Chemical Sediments Evaporites -Water Soluble Halite Gypsum Calcite Precipitates Example: Ca(sol'n) + SO 4 (Sol'n) = CaSO 4 Gypsum Limestone Iron Formations Alteration After Deposition Dolomite Biogenic Sediments Limestone - Shells, Reefs, Etc. Organic Remains Coal Petroleum
EVAPORITIC ROCKS These rocks are formed within the a depositional basin from chemical substances dissolved in the seawater or lake water. Gypsum Halite (NaCl) CaSO 4.2H 2 0
Economic importance of Evaporites SALT: other then daily use of salt for cooking, it is used For production of Paper, Soap Detergents Antiseptics As chemical for dyeing etc. GYPSUM: is used for plaster and in manufacturing construction materials.
Biogenic Sediments Non-Clastic Sedimentary Particles I Broken fragments of calcite, mostly from algae. Shallow sub tidal sediments from the Yucatan, Holocene. Largest fragments are about 1 mm in length. Chalk –Chalk: which is made up of foraminefera is very fine grained
Biogenic Sediments Non-Clastic Sedimentary Particles Broken shell fragments of calcite frombivalve molluscs. These shell fragments accumulated on a beach and are cemented together. This rock is almost 100 percent shell fragments, and is therefore called a coquina. Largest fragments about 2 cm in length.
Limestone: It is a non-clastic rock formed either chemically or due to precipitation of calcite (CaCO 3 ) from organisms usually (shell). These remains will result in formation of a limestone. CARBONATE ROCKS Limestones formed by chemical precipitation are usually fine grained, whereas, in case of organic limestone the grain size vary depending upon the type of organism responsible for the formation –Fossiliferous Limestone: which medium to coarse grained, as it is formed out of cementation of Shells.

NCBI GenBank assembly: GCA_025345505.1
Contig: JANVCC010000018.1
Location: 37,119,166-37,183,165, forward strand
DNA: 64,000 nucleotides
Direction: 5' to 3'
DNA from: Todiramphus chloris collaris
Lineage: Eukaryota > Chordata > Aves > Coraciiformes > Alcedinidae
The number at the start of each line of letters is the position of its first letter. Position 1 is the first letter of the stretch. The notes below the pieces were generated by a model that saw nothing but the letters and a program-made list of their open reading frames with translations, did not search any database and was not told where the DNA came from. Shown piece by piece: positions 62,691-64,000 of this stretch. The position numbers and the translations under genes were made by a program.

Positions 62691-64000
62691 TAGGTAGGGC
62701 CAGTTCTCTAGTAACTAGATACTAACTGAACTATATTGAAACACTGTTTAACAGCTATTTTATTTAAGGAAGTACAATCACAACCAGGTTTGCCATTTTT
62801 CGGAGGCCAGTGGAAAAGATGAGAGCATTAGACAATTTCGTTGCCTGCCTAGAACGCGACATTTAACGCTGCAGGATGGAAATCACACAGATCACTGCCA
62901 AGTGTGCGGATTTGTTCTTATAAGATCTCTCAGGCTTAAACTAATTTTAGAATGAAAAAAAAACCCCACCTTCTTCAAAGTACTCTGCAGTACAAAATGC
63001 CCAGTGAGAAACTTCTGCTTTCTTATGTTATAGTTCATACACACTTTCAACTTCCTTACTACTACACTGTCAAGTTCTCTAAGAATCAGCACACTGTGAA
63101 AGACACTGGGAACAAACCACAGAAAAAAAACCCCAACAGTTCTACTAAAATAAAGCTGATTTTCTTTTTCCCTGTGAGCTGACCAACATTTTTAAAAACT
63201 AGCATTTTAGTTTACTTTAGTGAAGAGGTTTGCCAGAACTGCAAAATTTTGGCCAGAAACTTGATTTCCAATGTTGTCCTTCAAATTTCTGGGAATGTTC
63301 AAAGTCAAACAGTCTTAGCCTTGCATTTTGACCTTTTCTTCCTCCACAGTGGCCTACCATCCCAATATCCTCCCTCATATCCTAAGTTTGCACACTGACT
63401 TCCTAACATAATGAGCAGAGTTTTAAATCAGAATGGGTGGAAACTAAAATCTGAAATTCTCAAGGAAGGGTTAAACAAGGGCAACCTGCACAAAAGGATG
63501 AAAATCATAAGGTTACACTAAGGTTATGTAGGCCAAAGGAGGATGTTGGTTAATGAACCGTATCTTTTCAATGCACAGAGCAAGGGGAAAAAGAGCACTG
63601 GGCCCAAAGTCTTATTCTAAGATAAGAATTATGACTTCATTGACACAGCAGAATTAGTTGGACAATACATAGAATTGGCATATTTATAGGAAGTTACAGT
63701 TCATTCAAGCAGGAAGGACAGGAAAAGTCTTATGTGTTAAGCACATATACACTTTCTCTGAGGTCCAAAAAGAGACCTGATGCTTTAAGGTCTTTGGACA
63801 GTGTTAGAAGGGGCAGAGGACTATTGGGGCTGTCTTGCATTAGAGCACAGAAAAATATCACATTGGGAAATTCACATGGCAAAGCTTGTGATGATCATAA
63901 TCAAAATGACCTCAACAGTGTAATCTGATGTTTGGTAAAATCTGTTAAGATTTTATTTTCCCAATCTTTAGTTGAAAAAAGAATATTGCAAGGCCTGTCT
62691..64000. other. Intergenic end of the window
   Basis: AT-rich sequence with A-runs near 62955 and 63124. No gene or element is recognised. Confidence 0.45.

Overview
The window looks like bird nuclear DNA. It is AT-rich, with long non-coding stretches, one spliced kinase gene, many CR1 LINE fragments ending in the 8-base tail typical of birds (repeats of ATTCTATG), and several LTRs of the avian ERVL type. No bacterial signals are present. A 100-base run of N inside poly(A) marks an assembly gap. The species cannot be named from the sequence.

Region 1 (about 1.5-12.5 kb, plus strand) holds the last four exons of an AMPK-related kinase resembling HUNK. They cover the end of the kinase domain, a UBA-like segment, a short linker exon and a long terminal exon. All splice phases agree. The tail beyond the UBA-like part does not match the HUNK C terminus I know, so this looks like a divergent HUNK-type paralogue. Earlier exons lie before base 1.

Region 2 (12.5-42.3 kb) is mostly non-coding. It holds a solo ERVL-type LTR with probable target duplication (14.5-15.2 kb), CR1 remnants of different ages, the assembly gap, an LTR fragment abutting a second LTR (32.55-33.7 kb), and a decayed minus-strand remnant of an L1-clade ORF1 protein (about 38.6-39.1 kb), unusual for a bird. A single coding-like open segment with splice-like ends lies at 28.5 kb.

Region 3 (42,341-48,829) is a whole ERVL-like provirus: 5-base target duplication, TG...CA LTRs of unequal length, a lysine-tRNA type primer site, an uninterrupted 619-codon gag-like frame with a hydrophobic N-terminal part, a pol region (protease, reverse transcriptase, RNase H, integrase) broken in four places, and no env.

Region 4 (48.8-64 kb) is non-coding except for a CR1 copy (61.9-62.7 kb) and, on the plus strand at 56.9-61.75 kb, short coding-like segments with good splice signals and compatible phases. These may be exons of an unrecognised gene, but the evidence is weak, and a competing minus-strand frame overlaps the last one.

COALS: Organic Remains Coals are carbon-rich rocks that are composed of the altered remains of woody plant debris. The two principal types of coals are: lignite (brown coal): composed of loosely bound (friable) organic detritus, including some clearly recognizable plant remains bituminous coal: highly compacted black coal composed of recrystallized carbon
Characteristics and names of some common clastic sedimentary rocks. Particle SizeRock NameRock Characteristics mud (see below) Shalesmooth feel, layered appearance mud (mud sized particles: < 0.063 mm) Mudstone smooth feel, massive to layer silt (silt sized particles: 0.063 - 0.004 mm) Siltstone slightly gritty feel, may have layered appearance sand (sand-sized particles: 0.0625-2.0 mm) Sandstone rough gritty feel, constituent grains clearly visible, including quartz, feldspar, other minerals, and rock fragments. granules, pebbles, cobbles, boulders (granule to boulder sized particles: 2 mm - > 256 mm) Conglomerate large rounded fragments composed of older rock materials granules, pebbles, cobbles, boulders (granule to boulder sized particles: 2 mm - > 256 mm) Breccia large angular fragments composed of older rock materials
Characteristics of common non-clastic sedimentary rocks that will not react with dilute HCl. Grain size Rock NameRock Characteristics very fine grained: can't see constituent particles with naked eye Chert hard, scratches glass, typically white, green, or red; tends to have conchoidal fracture variable grain size Rock Gypsum soft, can be scratched with fingernail; may be translucent or opaque
Characteristics of common non-clastic sedimentary rocks that will react with dilute HCl. Grain SizeRock NameRock Characteristics very fine grained, can't make out particles with naked eye Chalk Pure white, powdery, light-weight, will write on sidewalks or walls variable in grain sizeLimestone dense and soft, with a crystalline or dull (earthy) luster medium grained, particles commonly visible with naked eye Coquina fragments of fossils, usually shells of invertebrates variable in grain sizeFossil Limestone dense and soft, may be crystalline or dull, with visible fossils, such as snail or clam shells or other taxa
Sedimentary Rock Review Of Sedimentary Processes This chart is a review of the various steps involved in the formation of sedimentary rocks that have been discussed above.
Landforms Associated with Sedimentary Rocks Mesa Flat-topped hill capped with hard rock Cuesta Gently-tilted layer of hard rock: Door Peninsula The gentle upper slope, on top of the layer is called the dip slope Hogback A sharp ridge of hard rock, edge of a steeply- dipping layer